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Two eyes for a tooth

KARACHI (AsiaNews): The government in Pakistan set about taking two eyes for a tooth when it launched a bloody crackdown on Islamist terror groups in retaliation for the February 16 attack on a Sufi temple in the Sindh, which left 80 people dead.

Police have been rampaging around Karachi and other major cities in the country, reporting that they have flushed out and killed over 100 people suspected of terrorist activities. Islamabad is also pressuring Kabul to return 76 more that are in hiding in Afghanistan.

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Paralleling religion and terrorism

HONG KONG (UCAN): The Chinese government has tightened the screws on religious freedom in the Xinjiang Autonomous Region with new regulations providing for parents and guardians to be reported if they force children to take part in religious activities.

The new regulations in the Muslim-majority state were passed by the Xinjiang Uyghur Autonomous Regional People’s Congress on September 29 and will come into effect on November 1.

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Good Muslims obstacle to Islamic State

Dhaka and Baghdad (Agencies): Christian leaders in Bangladesh condemned the July 7 terrorist attack on the country’s largest Eid al-Fitr prayer gathering in Kishoreganj, UCA News reported.

Four people were killed and 30 injured when a group of Islamic extremists threw bombs and shot at police outside the venue where around 300,000 people had gathered to mark the end of the Muslim holy month of Ramadan. 

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Bangladesh cringes under terrorist deaths

BONPARA (UCAN): About 500 people staged a protest along a major highway to demand justice for the killing of a Catholic owner of a grocery store in northwestern Bangladesh on June 5.

Seventy-two-year-old Sunil Gomes was hacked to death in his shop near Our Lady of Lourdes Catholic Church in Bonpara, Natore district, at around midday on June 5.

Gomes had worked as a gardener at the church for years and only opened his small business about three years ago.

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Dispersing fear after Lahore bomb attack

Lahore (UCAN): Dispersing fear in the wake of the bomb attack that shattered the peace of Easter Sunday on March 27 in the  Gulshan-e-Iqbal Park in Lahore, Pakistan, is a major part of the support work being done by Caritas for the victims (Sunday Examiner, April 10).

A Caritas programme is providing trauma counselling to those affected by the bombing.

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Bishop denounces hostage beheading

MANILA (Agencies): Bishop Ruperto Santos of Balanga has condemned the beheading of a Canadian tourist held hostage for months by the Abu Sayyaf in Mindanao.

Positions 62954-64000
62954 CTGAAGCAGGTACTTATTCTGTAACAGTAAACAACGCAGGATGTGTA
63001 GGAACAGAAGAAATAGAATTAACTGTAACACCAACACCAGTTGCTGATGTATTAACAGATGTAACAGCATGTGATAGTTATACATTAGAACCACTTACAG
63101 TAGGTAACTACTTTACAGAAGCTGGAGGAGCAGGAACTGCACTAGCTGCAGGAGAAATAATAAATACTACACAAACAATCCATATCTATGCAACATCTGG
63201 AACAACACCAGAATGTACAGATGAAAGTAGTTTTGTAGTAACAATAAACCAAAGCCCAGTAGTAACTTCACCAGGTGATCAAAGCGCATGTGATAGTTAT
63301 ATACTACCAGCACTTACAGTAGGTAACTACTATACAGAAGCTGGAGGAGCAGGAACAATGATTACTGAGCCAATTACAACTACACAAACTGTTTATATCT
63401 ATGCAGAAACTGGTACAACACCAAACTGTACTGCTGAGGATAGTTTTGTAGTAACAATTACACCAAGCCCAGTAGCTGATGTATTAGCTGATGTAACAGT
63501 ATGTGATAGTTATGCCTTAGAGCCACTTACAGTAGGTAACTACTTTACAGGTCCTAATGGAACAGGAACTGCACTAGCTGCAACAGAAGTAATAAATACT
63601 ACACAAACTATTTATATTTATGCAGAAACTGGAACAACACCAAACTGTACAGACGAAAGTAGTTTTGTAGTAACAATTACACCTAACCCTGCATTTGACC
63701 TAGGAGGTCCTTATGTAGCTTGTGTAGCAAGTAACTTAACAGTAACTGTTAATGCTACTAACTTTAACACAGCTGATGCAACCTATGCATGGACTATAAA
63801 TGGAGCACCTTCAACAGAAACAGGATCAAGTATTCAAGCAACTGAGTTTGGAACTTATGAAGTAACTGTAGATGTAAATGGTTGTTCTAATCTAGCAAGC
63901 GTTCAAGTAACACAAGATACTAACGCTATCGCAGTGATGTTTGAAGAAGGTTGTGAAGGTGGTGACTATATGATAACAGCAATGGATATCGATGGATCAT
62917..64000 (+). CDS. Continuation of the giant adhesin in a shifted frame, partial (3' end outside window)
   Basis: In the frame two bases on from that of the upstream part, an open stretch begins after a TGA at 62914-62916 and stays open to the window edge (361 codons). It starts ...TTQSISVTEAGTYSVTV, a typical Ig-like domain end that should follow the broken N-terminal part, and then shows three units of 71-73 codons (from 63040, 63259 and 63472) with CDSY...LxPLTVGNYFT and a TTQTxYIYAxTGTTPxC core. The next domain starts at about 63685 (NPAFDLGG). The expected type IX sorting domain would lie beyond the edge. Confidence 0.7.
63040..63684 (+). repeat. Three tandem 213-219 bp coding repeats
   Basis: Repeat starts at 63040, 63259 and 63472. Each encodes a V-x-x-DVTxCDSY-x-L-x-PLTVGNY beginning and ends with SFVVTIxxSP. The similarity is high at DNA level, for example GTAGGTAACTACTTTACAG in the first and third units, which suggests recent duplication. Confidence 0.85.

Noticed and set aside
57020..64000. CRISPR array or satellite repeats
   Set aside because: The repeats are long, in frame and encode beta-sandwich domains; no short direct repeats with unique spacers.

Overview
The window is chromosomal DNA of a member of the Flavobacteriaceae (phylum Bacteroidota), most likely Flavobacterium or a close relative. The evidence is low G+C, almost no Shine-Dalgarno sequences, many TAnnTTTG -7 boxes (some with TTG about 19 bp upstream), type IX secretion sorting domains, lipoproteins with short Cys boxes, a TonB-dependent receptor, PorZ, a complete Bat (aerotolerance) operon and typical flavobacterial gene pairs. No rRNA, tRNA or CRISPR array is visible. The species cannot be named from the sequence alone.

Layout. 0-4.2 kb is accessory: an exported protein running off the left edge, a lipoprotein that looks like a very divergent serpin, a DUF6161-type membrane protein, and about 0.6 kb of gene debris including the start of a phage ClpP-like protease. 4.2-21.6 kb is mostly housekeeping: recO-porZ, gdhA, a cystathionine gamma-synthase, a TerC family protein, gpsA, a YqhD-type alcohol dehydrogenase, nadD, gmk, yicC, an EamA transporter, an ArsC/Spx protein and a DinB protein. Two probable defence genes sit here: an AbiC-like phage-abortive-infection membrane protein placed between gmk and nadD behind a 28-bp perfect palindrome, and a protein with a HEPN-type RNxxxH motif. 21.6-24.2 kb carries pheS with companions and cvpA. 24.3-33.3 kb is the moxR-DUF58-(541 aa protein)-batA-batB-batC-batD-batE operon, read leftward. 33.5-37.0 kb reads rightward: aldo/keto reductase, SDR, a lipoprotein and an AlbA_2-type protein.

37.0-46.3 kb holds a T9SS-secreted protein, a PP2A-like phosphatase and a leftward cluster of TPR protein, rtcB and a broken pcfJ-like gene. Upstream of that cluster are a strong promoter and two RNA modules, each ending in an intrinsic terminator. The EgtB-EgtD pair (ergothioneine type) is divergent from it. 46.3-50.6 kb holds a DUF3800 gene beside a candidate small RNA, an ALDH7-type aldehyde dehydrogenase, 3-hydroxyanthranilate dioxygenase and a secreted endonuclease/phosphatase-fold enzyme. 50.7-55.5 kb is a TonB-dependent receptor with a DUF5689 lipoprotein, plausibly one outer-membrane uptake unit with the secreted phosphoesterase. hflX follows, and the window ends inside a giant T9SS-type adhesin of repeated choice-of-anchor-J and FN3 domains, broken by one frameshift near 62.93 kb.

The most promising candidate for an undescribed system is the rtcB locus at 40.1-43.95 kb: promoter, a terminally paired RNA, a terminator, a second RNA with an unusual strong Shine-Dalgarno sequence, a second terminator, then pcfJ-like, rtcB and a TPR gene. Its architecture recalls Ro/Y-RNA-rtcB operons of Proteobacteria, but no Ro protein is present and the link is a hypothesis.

The bishop, who chairs the bishops’ Commission on Migrants and Itinerant People, expressed outrage over the execution of a 68-year old Canadian man, John Ridsdel, who was abducted from a resort along with three others in September last year.

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Christians and Muslims stand against terrorism

LAHORE (AsiaNews): Leaders from the Islamic and Catholic faiths came together to lead an interfaith vigil in memory of the 76 people who died in the March 27 Easter Sunday terror attack in Lahore, Pakistan, on April 2.

Although it was claimed by the perpetrators that Christians were the target of the attack, in fact, only 17 of the dead have been identified as Christian and the bulk of the remainder are Muslim.

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Crazed violence in Pakistan and Iraq

HONG KONG (SE): In claiming responsibility for a bomb that exploded around 6.30pm in Gulshan-i-Iqbal Park in the city of Lahore in Pakistan on Easter Sunday, March 27, the Tehreek-i-Taliban Pakistan Jamaatul Ahrar said it had intentionally targeted the Christian community at Easter.

It is believed that a suicide bomber was responsible for the carnage from the same group that claimed responsibility for attacks on two churches in Lahore in March last year, when 15 people died and 70 were injured.

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An attack on all Pakistan

LAHORE (SE): As a sign that the attack on people gathered in Gulshan-i-Iqbal Park in the city of Lahore is an attack on all of Pakistan, candlelight vigils for the dead and wounded have been attended by people from all faiths and all walks of life.

Muslims, Hindus, Christians and other groups have joined hands in condemning the attack in the strongest possible way.

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Good Friday came to Brussels early

BRUSSELS (SE): Good Friday came early to the Belgium capital of Brussels when two bombs exploded at Zaventem Airport around 8.00am and another at Maelbeek Metro Station around 9.00am on Tuesday of Holy Week, March 22.

“Good Friday has come three days early with these totally absurd actions,” Bishop Jean Kockerols, from Mechelen-Brussels, said on a Belgium bishops’ website broadcast.

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